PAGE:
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For any permutation $\sigma\in S_k$ and any $i\in\left\lbrace 1,2,...,k\right\rbrace$, I will denote $\sigma\left(i\right)$ by $\sigma_i$.

For any word $w$, I will denote by $\mathrm{st}w$ the standardization of the word $w$ (that is, the unique permutation $\sigma \in S_k$, where $k$ is the length of $w$, to satisfy the following property: for any $i < j$, we have $\sigma_i \leq \sigma_j$ if and only if the $i$-th letter of $w$ is $\leq$ to the $j$-th letter of $w$).

Let $n$ be a nonnegative integer. Let $\sigma$ and $\tau$ be two Knuth-equivalent permutations in $S_n$ (that is, two permutations in $S_n$ whose insertion tableaux under the Robinson-Schensted-Knuth correspondence are equal). Let $k\in\left\lbrace 0,1,...,n\right\rbrace$. Assume that

$\mathrm{st}\left(\sigma_1\sigma_2...\sigma_k\right) = \mathrm{st}\left(\tau_1\tau_2...\tau_k\right)$ and $\mathrm{st}\left(\sigma_{k+1}\sigma_{k+2}...\sigma_n\right) = \mathrm{st}\left(\tau_{k+1}\tau_{k+2}...\tau_n\right)$.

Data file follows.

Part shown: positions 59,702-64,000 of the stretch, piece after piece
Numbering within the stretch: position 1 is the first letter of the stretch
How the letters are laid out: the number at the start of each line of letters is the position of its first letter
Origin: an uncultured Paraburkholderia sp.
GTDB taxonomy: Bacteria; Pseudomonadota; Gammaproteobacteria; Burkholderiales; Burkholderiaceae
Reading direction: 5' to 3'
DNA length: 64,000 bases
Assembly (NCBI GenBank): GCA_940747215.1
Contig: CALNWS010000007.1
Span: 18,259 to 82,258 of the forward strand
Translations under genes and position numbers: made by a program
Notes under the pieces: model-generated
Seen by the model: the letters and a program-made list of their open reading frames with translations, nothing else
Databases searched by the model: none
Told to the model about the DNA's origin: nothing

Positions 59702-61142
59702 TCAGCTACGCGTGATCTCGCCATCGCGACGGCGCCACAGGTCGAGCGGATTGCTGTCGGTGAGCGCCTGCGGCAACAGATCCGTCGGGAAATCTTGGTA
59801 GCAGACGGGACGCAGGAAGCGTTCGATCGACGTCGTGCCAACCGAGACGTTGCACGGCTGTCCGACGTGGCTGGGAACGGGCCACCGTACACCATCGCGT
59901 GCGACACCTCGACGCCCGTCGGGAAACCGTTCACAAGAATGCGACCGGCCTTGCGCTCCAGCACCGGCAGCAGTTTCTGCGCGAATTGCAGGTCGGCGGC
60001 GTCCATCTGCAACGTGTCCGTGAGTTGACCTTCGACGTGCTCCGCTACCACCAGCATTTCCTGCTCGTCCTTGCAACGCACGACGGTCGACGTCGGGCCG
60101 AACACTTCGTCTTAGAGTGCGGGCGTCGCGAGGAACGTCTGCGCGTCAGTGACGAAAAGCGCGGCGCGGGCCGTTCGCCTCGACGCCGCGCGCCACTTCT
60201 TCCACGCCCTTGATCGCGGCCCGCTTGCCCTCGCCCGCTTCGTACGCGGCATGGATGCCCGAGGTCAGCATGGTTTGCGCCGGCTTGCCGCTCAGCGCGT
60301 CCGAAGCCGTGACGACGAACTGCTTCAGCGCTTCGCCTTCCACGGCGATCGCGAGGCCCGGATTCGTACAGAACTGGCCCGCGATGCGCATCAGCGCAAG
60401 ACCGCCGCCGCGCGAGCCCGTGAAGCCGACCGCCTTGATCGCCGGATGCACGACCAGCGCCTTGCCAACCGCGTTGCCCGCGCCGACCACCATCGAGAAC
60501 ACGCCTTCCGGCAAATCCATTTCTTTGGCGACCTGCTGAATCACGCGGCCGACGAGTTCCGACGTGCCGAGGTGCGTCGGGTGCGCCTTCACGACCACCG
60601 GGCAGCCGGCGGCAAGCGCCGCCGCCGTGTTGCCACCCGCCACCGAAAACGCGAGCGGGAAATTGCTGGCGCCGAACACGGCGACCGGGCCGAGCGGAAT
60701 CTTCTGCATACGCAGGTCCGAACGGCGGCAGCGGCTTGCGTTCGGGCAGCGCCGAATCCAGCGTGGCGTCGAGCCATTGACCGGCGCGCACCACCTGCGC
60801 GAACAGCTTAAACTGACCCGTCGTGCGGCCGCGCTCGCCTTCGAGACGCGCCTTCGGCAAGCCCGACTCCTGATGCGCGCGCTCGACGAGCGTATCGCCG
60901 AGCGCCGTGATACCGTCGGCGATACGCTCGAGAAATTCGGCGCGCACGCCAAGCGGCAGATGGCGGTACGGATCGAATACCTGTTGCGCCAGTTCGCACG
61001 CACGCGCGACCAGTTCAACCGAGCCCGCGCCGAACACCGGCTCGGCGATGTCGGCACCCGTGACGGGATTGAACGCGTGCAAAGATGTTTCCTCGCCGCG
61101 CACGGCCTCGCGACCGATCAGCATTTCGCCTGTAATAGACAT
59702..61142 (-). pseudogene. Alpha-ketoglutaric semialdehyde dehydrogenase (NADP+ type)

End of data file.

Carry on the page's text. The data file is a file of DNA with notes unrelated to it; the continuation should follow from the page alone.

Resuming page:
Do we then necessarily have $\sigma = \tau$ ?

I fear I have no actual context to offer for this conjecture. I found it when trying to figure out why certain buggy code I had written did not create any wrong results (I tried to compute the product in one of the Poirier-Reutenauer Hopf algebras, but did not take into account the possibility that it might not be multiplicity-free; the above conjecture states that it actually is multiplicity-free). It is tested for all $n\leq 10$, and can easily be proven if $k\leq 1$ or $k\geq n-1$.

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